Bullets to Bandages offers an intricate look inside one of the most battle-tested military forces in the world.
Mark Terris’s memoir, Bullets to Bandages: Life Inside the Israel Defense Forces, looks back at the American doctor’s three-year stint in the Israeli army during the late 1970s. While he could have instead chosen to go off to college in America to dodge the draft, he captures how he felt compelled to stay and serve the country that had protected his family during the Yom Kippur War.
Bullets to Bandages offers a look inside one of the most battle-tested military forces in the world. The book follows four Israeli soldiers as they survive their 1,095 days in the army, enduring guard duty in the middle of the night, long runs, hail-soaked marches, huge blisters, endless bouts of boot polishing, and the anxiety of inspections.
The coming-of-age account shines light on what life is like inside the IDF, detailing all of the physical hardships and challenges, from paratrooper training to combat medic school, and recalling intimate moments such as the first time Terris witnessed childbirth. It chronicles the maturation of new recruits who become serial numbers and eventually commanders who led and perpetuated the traditions of the Israeli military.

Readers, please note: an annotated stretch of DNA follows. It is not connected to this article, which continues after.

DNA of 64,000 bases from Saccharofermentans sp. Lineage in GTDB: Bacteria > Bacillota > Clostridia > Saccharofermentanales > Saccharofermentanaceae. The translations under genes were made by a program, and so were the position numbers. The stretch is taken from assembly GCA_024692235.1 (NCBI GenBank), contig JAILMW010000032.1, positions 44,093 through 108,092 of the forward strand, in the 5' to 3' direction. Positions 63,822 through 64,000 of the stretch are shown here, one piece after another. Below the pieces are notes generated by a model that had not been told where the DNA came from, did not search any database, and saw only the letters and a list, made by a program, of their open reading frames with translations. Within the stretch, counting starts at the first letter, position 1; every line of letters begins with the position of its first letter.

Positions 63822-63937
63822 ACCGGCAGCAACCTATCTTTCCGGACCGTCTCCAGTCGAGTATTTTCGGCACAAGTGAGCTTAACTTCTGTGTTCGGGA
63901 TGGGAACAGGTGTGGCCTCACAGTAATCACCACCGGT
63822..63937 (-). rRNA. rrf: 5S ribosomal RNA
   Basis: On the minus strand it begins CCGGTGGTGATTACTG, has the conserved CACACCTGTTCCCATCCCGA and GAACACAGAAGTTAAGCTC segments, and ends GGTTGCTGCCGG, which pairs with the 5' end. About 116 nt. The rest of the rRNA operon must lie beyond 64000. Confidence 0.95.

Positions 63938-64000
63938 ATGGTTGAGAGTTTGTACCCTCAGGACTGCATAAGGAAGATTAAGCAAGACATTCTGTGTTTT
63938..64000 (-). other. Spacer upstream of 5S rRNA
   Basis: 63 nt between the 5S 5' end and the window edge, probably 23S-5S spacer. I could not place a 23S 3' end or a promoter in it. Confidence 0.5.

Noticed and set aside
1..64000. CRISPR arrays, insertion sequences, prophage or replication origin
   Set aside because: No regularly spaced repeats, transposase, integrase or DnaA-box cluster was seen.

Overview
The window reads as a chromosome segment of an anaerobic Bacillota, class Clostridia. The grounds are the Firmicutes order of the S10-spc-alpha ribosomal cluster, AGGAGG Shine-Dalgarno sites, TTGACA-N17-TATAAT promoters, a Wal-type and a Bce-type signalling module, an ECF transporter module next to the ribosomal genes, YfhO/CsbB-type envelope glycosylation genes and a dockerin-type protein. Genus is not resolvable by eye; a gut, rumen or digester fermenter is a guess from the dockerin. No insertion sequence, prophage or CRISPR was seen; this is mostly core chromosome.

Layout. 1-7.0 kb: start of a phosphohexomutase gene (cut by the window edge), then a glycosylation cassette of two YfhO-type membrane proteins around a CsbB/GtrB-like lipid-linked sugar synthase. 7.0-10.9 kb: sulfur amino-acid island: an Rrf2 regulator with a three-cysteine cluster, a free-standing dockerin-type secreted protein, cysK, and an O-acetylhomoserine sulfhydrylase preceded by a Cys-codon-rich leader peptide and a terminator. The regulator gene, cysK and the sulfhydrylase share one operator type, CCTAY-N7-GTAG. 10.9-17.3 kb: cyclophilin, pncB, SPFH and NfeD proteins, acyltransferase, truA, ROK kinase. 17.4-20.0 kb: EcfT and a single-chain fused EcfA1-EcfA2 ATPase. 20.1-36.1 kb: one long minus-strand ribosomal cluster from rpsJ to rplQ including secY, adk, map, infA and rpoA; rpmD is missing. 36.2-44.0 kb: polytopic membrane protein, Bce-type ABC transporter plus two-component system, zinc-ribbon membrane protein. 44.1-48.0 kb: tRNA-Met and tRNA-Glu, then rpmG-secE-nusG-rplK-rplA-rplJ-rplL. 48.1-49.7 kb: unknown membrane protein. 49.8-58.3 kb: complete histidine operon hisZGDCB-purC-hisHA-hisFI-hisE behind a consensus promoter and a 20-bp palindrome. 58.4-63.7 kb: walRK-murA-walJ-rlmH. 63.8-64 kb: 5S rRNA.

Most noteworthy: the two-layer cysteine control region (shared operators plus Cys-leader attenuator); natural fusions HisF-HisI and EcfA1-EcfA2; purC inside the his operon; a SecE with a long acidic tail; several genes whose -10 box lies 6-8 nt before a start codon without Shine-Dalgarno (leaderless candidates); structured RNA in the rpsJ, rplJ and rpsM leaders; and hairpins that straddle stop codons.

The memoir is impressively detailed, matter-of-factly describing autopsies, administering IVs, emergency room uncertainty, and the sudden, disorienting shock of grenade explosions.
Steering clear of the romanticization and self-aggrandizement that military memoirs sometimes fall prone to, Bullets to Bandages offers a realistic, accurate look at army life. Soldiers mock how they have to perform guard duty with brooms during basic training, joking about whether the enemy would attack with sand they could sweep away. The book can often be funny, such as when the narrator quips that blankets are not for sleeping during basic training, or how an indoctrinating lecture after lunch about how to be good Zionists was “not a bad hour” because it presented an opportunity to catch up on lost sleep.
The book captures well how the young soldiers joke with one another, relating many witty and cynical exchanges that lighten a difficult experience. The characters, whose names were changed to preserve their anonymity, feel eminently relatable as they commiserate over stretcher marches, injuries, bad food and the various indignities of military service. The relationships between the young soldiers, who provide each other with succor and support, drive the book forward and give it emotional heft.
Bullets to Bandages stands as a compelling account of courage, camaraderie, toughness, and perseverance, giving a glimpse of everyday military life in Israel.
Joseph S. Pete
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